With the country reporting more than 130,000 new infections per day and intensive care units overburdened throughout the country, Spain’s government should not compare COVID-19 to influenza, Oscar Zurriaga said. “The pandemic is not over yet, and we don’t know where it will take us,” the vice president of the Spanish Society of Epidemiology told news agency dpa, adding that the number of COVID deaths is still higher than that of an average flu wave.
Rules vary across the country. While the capital, Madrid, has only a general mask requirement despite a seven-day incidence rate of more than 1,100, several other regions in Spain have introduced more stringent rules. In Asturias, indoor dining is no longer permitted, and Catalonia has a nighttime curfew.
Britain: Surging cases, no lockdown
The situation in the UK is similar to that in Spain, with high infection as well as vaccination rates. Some experts have proclaimed the end of the pandemic, while others still urge caution.
The seven-day incidence rate stands at more than 1,500, including about 170,000 new infections every day. Nevertheless, the former head of the British Vaccine Task Force, Clive Dix, is calling for a return to a “new normal,” saying that the omicron variant has mortality rates similar to influenza. Dix advocates a “targeted strategy” for particularly vulnerable populations. More than 90% of the people have had one vaccination, more than 60% have had a booster shot. The incidence rate may be high, but the curve is flattening.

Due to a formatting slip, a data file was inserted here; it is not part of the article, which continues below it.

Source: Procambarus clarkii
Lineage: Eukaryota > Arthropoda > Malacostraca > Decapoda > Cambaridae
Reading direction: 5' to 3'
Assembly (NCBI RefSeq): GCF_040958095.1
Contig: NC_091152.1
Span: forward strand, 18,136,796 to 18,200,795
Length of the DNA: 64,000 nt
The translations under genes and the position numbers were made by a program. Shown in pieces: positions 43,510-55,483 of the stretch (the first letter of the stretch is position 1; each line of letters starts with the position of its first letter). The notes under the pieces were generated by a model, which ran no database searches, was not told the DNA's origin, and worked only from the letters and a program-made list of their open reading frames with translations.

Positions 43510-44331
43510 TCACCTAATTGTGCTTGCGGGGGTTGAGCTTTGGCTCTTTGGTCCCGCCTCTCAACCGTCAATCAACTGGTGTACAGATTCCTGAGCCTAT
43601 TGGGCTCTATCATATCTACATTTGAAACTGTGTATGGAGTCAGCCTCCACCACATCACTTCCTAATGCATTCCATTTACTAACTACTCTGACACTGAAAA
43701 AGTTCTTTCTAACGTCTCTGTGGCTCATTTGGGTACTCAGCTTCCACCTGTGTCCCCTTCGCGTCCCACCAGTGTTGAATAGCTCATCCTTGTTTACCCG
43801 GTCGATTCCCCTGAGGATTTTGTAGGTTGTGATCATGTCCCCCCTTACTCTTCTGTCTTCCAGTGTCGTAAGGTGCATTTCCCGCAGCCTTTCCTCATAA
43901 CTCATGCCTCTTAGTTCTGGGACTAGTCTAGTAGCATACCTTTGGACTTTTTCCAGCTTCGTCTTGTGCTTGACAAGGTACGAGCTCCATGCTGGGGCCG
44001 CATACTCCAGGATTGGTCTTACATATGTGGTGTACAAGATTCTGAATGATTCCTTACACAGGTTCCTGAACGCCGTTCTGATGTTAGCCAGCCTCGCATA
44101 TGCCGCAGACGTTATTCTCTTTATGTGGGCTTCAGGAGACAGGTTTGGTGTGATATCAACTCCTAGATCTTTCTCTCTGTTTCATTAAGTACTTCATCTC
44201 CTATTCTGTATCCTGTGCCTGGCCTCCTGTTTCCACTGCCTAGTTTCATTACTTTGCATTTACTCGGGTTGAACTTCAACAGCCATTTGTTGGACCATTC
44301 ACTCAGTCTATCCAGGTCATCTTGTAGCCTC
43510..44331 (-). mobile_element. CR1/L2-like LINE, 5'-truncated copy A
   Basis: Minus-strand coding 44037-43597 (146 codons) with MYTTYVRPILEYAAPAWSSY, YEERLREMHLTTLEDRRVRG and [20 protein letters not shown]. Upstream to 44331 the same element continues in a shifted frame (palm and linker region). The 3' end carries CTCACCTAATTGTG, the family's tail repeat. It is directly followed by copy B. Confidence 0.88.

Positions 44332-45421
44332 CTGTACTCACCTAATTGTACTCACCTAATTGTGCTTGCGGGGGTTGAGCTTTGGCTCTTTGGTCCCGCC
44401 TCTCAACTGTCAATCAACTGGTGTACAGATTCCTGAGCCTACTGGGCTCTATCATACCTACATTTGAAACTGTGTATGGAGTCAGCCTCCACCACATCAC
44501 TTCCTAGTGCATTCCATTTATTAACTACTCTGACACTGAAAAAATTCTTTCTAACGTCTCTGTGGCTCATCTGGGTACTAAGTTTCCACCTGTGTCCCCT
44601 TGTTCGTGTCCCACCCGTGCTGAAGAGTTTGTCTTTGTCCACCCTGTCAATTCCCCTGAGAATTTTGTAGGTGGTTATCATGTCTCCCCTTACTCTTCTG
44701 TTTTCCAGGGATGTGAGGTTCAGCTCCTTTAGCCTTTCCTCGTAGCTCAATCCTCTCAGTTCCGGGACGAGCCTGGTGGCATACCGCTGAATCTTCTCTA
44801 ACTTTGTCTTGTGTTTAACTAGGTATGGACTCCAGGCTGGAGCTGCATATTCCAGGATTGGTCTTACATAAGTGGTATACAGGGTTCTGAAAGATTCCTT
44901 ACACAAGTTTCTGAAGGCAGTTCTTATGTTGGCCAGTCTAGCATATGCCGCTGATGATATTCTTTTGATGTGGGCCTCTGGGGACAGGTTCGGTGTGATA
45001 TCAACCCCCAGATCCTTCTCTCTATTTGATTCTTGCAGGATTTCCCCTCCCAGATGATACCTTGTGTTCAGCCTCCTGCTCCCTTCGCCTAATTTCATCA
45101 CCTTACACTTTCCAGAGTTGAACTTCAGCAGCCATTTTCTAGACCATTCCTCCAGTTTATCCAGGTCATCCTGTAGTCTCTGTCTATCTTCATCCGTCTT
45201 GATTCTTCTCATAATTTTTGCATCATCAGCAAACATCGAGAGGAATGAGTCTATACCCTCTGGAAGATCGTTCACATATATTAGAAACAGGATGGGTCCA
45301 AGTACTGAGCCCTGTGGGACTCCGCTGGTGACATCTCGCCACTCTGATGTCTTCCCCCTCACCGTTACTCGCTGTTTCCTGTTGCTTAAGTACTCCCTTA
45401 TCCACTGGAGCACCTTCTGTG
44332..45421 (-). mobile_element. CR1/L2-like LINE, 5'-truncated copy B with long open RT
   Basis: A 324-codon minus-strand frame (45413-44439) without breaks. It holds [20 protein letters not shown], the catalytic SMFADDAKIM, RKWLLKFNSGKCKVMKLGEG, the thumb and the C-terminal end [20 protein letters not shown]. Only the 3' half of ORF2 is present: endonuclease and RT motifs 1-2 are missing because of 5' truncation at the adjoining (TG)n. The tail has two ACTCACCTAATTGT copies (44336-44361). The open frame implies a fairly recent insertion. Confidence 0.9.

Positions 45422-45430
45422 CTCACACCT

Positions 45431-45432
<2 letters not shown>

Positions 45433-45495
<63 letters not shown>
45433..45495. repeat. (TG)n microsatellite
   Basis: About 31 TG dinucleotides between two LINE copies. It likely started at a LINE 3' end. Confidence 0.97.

On Thursday, quarantine for people infected with COVID in England was reduced from seven to five days in order to cushion staff shortages in businesses, schools and hospitals. Regulations are stricter in other parts of the UK. In early January, 200 military personnel were sent to London hospitals to help out in cases of staff absences due to the virus. The number of postponed scheduled operations has reached a new record high of six million.
China: Zero tolerance
In contrast to many European countries, there is no sign of easing restrictions in China, even if the incidence rate has been almost zero for months. Three major cities are currently in lockdown: Xi’an with its 13 million inhabitants, Anyang with 5.5 million and Yuzhou which has a population of one million.
The lockdowns are part of the country’s strict zero-COVID strategy. As soon as even a few cases emerge, entire cities are quarantined. All residents are tested and not allowed to leave their homes; close contacts of infected persons are forced to stay in quarantine hotels. China has a mandatory COVIs contact tracing app. International air travel is still severely restricted, with arriving passengers forced to spend weeks in quarantine.
So far, China has officially recorded no more than about 100,000 COVID-19 cases since the start of the pandemic — more people are infected in a single day in France or Spain. Apart from the regional lockdowns, life in China has largely returned to normal. Nevertheless, the zero-COVID strategy is expected to remain in place at least until the Winter Olympics in Beijing in mid-March.
This article has been translated from German.